Saturday, March 10, 2007


I've just returned from a visit with Mom in my hometown, Auburn, Alabama. She will turn 89 on May 4 and continues to live at 244 Woodfield Dr. in the house where I grew up. Born Vera Louise Harrison near Wilkes-Barre, PA, she had an older brother and sister. Her mother died when Mom was 13; Granddad, a school math teacher, told the children, "We'll be fine if none of you gets sick." And they never got sick. They lived in a duplex on Gates Street, a house built by my great grandfather, who was a contractor from Askum. They rented out half of the house to pay the mortgage. After Aunt Lois died a few years ago, Mom took us on a tour of her old haunts, including the house where she was born. The lady living there now allowed us to come inside for a look around.

Mom played the violin as a teenager. I had the bow restrung many years ago, but Mom never played it. She graduated from Mansfield State Teachers' College, where she was president of the women students. She studied home economics and became a high school home ec teacher in Dushore. She met Dad one summer when she went to take some grad courses at Iowa State. Dad was working on his Ph.D. in dairy science at the time. They met at a dance, and we still have Dad's diary in which he recorded the event. They were married in 1942, after Dad's graduation and before he took a job at University of Georgia. He wasn't there long before he joined the Navy. At that point Mom returned home to Wilkes-Barre, where I was born in 1945, 10 months before Dad got out of the Navy and came home to hold me for the first time.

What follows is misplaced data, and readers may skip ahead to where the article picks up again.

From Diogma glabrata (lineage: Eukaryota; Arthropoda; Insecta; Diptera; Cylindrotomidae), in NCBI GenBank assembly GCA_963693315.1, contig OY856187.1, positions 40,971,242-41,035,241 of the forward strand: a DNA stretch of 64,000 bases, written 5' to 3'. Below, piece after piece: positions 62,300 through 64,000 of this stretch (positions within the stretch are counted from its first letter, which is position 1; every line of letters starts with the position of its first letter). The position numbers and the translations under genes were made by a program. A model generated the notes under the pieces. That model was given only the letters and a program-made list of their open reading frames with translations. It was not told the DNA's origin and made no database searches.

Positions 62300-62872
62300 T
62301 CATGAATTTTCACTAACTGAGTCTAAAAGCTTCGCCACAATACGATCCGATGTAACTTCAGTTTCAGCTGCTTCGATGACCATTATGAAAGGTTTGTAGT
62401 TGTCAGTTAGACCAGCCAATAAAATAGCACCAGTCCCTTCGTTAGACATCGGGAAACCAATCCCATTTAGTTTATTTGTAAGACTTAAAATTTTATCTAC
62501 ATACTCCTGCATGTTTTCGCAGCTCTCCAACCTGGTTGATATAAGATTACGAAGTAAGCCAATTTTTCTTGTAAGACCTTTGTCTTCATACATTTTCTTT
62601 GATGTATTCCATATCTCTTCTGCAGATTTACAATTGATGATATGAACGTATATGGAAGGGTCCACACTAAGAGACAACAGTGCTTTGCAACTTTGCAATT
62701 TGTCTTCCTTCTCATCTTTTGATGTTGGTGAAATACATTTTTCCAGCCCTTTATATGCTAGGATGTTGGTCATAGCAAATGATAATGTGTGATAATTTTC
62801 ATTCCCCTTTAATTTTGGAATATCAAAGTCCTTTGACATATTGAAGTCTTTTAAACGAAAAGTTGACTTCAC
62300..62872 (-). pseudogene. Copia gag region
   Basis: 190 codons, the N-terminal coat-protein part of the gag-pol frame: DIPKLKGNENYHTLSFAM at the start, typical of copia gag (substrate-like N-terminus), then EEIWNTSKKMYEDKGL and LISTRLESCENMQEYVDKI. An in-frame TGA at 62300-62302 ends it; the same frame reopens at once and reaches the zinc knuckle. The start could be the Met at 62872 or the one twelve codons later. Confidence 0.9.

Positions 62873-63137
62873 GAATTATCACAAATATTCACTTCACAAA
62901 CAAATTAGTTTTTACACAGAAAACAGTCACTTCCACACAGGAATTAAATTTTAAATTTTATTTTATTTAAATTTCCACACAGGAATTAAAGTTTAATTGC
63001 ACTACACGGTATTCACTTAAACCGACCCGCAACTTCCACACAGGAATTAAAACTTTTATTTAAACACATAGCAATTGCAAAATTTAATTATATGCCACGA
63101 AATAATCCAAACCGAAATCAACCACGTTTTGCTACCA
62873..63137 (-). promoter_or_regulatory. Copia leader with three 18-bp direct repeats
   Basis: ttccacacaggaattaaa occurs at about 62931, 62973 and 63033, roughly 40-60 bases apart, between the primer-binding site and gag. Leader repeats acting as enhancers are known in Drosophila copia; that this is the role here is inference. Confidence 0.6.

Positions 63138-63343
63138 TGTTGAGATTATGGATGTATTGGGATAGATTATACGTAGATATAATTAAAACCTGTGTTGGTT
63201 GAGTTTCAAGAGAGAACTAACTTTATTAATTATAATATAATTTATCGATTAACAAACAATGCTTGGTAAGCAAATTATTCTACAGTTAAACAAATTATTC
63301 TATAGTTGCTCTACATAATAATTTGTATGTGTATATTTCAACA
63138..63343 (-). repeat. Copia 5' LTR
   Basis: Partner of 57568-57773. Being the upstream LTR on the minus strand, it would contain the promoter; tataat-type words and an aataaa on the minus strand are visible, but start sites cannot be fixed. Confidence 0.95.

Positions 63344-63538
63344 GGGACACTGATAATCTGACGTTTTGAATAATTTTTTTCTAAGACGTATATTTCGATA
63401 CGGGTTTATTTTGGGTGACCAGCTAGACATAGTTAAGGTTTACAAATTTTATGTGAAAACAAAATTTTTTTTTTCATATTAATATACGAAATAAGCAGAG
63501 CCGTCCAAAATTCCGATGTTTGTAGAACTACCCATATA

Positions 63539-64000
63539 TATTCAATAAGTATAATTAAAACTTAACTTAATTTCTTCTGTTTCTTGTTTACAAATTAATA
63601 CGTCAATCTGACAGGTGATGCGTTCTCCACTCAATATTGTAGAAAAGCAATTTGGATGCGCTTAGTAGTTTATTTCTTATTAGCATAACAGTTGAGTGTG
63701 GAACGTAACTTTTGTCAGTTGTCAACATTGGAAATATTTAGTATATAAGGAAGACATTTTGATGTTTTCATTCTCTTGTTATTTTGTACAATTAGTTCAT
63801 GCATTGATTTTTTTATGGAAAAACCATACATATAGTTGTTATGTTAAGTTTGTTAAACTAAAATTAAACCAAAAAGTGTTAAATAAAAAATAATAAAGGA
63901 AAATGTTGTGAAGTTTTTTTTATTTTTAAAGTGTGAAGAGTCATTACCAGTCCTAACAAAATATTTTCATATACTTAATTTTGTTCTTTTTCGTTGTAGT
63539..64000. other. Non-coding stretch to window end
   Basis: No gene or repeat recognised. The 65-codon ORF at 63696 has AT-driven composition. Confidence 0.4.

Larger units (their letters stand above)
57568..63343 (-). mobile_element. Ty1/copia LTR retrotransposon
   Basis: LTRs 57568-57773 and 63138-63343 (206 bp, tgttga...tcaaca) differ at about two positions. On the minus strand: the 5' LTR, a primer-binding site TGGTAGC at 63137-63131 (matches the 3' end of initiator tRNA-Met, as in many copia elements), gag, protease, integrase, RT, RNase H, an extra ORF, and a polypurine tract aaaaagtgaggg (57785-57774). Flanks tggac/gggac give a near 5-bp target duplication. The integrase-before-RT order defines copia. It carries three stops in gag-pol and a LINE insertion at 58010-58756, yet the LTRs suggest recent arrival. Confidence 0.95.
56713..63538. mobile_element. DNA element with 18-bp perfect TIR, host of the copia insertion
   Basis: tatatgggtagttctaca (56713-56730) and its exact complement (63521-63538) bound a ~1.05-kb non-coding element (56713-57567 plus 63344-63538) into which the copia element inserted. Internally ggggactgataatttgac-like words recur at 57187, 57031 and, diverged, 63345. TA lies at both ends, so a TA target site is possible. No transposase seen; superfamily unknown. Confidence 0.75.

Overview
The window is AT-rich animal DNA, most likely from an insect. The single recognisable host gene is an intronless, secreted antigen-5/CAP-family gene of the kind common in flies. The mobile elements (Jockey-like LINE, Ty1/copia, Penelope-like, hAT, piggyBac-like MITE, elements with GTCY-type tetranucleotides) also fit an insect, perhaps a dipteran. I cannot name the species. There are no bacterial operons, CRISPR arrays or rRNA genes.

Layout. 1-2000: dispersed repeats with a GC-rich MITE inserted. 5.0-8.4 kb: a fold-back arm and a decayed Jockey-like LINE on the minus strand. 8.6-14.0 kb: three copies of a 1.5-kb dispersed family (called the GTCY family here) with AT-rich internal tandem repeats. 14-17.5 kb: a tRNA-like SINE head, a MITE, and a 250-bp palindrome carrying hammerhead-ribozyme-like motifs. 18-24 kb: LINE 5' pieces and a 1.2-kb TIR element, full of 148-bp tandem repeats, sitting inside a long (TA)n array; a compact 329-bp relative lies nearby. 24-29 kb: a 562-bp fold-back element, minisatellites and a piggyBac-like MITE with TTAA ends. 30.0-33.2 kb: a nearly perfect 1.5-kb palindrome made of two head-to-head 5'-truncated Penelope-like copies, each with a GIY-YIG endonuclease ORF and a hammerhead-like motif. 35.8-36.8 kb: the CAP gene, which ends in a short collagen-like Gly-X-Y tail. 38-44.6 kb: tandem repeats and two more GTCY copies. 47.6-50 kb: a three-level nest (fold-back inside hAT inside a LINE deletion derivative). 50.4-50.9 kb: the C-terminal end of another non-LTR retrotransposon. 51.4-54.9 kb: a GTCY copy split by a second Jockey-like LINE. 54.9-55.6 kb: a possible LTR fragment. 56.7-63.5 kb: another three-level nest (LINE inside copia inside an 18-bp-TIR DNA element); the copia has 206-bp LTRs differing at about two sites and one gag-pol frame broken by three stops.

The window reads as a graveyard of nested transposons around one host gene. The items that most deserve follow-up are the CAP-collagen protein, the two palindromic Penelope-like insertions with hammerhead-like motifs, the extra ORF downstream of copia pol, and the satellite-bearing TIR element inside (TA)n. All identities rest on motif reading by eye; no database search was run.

After WWII ended, Dad took a job at Penn State for a brief period, maybe only a year. Then they moved to Auburn where they remained. Mom was the second woman to become an elder in the First Presbyerian Church. She taught Sunday School for years. She took a job in Pre-College counseling at the University for several years. Up until recently, she helped organize and sewed dresses for the annual church project to provide new school clothes for impoverished children in the county. She has played bridge at least twice a month for years. Each Christmas she makes coffee breads--something all her friends look forward to. One year she made over 40, but she's cut back to just a few each year. She was always able to tell a good story or joke. She has hardly ever been sick and has literally never been hospitalized for illness or surgery. She doesn't exercise, and she eats what she wants (th0ugh not much these days), yet remains in good health, taking only a small dose of blood pressure medicine daily. Her health and longevity are probably largetly due to her positive attitude, her refusal to worry about things she can't change. She's about the most laid back, unworried person I know. I hope some of that has rubbed off on me.


Terry Teachout on histories of jazz

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